[pve-devel] [PATCH docs v2] Add a paragraph to explain how network models match use cases

Emmanuel Kasper e.kasper at proxmox.com
Mon Oct 9 11:08:38 CEST 2017


Also :
 * explain more clearly when PVE switched to persistent device naming. (5.0)
 * use eno1 instead of eno0 everywhere when refering to the first onboard device
 * use IP addresses from the range IPv4 Address Blocks for Documentation
 (rfc5737) instead of private IPv4 addresses when giving examples of public IPs
---
changes since v1:
 * rebase
 pve-network.adoc | 103 ++++++++++++++++++++++++++++++++++---------------------
 1 file changed, 64 insertions(+), 39 deletions(-)

diff --git a/pve-network.adoc b/pve-network.adoc
index d5b0a48..d221c32 100644
--- a/pve-network.adoc
+++ b/pve-network.adoc
@@ -5,44 +5,32 @@ ifdef::wiki[]
 :pve-toplevel:
 endif::wiki[]
 
-{pve} uses a bridged networking model. Each host can have up to 4094
-bridges. Bridges are like physical network switches implemented in
-software. All VMs can share a single bridge, as if
-virtual network cables from each guest were all plugged into the same
-switch. But you can also create multiple bridges to separate network
-domains.
-
-For connecting VMs to the outside world, bridges are attached to
-physical network cards. For further flexibility, you can configure
-VLANs (IEEE 802.1q) and network bonding, also known as "link
-aggregation". That way it is possible to build complex and flexible
-virtual networks.
+Network configuration can be done either via the GUI, or by manually 
+editing the file `/etc/network/interfaces`, which contains the
+whole network configuration. The  `interfaces(5)` manual page contains the
+complete format description. All {pve} tools try hard to keep direct
+ user modifications, but using the GUI is still preferable, because it
+protects you from errors.
 
-Debian traditionally uses the `ifup` and `ifdown` commands to
-configure the network. The file `/etc/network/interfaces` contains the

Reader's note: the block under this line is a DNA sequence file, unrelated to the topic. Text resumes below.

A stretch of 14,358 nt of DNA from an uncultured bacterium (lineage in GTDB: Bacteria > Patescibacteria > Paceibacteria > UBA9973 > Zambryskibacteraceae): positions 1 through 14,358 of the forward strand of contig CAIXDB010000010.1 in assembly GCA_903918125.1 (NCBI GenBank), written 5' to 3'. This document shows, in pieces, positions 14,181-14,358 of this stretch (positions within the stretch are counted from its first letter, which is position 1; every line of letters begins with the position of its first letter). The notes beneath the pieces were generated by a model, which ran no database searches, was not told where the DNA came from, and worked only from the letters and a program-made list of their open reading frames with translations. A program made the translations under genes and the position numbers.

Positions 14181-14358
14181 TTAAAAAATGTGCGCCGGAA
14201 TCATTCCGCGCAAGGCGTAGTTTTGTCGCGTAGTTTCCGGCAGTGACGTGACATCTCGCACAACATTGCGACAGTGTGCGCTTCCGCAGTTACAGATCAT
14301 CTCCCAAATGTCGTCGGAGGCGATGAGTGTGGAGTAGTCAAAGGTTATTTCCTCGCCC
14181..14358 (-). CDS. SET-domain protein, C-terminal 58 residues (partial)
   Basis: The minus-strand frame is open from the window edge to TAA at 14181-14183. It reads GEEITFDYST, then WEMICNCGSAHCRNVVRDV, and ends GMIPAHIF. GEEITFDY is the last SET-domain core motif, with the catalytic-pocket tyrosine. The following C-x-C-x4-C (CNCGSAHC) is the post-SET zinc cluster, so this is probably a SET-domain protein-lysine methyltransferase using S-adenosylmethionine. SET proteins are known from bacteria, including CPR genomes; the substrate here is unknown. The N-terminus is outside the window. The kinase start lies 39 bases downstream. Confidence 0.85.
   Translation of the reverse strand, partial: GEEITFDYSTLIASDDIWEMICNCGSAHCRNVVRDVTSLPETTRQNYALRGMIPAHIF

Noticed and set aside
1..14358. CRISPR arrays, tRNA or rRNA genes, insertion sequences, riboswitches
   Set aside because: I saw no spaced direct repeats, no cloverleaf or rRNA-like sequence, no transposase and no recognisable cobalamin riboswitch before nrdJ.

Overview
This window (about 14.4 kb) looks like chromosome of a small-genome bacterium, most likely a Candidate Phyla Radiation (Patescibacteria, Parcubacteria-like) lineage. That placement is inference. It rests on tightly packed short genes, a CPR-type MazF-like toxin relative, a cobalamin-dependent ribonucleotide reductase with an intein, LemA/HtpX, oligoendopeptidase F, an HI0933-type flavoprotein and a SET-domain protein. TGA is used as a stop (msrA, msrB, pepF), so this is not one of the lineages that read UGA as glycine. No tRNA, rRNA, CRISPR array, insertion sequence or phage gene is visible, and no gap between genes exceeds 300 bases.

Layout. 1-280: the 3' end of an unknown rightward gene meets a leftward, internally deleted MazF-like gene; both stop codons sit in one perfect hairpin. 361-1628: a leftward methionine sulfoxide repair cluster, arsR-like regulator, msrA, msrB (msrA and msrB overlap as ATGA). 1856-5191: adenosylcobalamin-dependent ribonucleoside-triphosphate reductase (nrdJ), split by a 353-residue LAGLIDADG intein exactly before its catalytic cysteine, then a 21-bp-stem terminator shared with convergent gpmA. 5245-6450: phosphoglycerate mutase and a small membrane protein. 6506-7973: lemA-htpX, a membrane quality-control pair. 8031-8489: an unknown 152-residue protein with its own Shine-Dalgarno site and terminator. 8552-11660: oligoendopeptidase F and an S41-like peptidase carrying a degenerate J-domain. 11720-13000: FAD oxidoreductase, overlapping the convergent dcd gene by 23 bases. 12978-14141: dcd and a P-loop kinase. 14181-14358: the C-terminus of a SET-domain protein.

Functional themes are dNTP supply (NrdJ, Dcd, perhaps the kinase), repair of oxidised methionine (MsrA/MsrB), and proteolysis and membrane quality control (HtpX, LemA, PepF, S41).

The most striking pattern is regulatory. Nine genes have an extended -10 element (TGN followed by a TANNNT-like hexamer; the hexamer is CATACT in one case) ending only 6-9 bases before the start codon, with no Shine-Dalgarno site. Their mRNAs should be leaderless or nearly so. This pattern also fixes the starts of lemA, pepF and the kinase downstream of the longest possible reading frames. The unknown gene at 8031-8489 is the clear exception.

-whole network setup. Please refer to the manual page (`man interfaces`)
-for a complete format description.
+Once the network is configured, you can use the Debian traditional tools `ifup` 
+and `ifdown` commands to bring interfaces up and down.
 
 NOTE: {pve} does not write changes directly to
 `/etc/network/interfaces`. Instead, we write into a temporary file
 called `/etc/network/interfaces.new`, and commit those changes when
 you reboot the node.
 
-It is worth mentioning that you can directly edit the configuration
-file. All {pve} tools tries hard to keep such direct user
-modifications. Using the GUI is still preferable, because it
-protect you from errors.
-
-
 Naming Conventions
 ~~~~~~~~~~~~~~~~~~
 
 We currently use the following naming conventions for device names:
 
-* New Ethernet devices: en*, systemd network interface names.
+* Ethernet devices: en*, systemd network interface names. This naming scheme is
+ used for new {pve} installations since version 5.0.
 
-* Legacy Ethernet devices: eth[N], where 0 ≤ N (`eth0`, `eth1`, ...)
-They are available when Proxmox VE has been updated by an earlier version.
+* Ethernet devices: eth[N], where 0 ≤ N (`eth0`, `eth1`, ...) This naming
+scheme is used for {pve} hosts which were installed before the 5.0
+release. When upgrading to 5.0, the names are kept as-is.
 
 * Bridge names: vmbr[N], where 0 ≤ N ≤ 4094 (`vmbr0` - `vmbr4094`)
 
@@ -52,8 +40,7 @@ They are available when Proxmox VE has been updated by an earlier version.
   separated by a period (`eno1.50`, `bond1.30`)
 
 This makes it easier to debug networks problems, because the device
-names implies the device type.
-
+name implies the device type.
 
 Systemd Network Interface Names
 ^^^^^^^^^^^^^^^^^^^^^^^^^^^^^^^
@@ -78,10 +65,47 @@ The most common patterns are:
 
 For more information see https://www.freedesktop.org/wiki/Software/systemd/PredictableNetworkInterfaceNames/[Predictable Network Interface Names].
 
+Choosing a network configuration
+~~~~~~~~~~~~~~~~~~~~~~~~~~~~~~~~
+
+Depending on your current network organization and your resources you can 
+choose either a bridged, routed, or masquerading networking setup.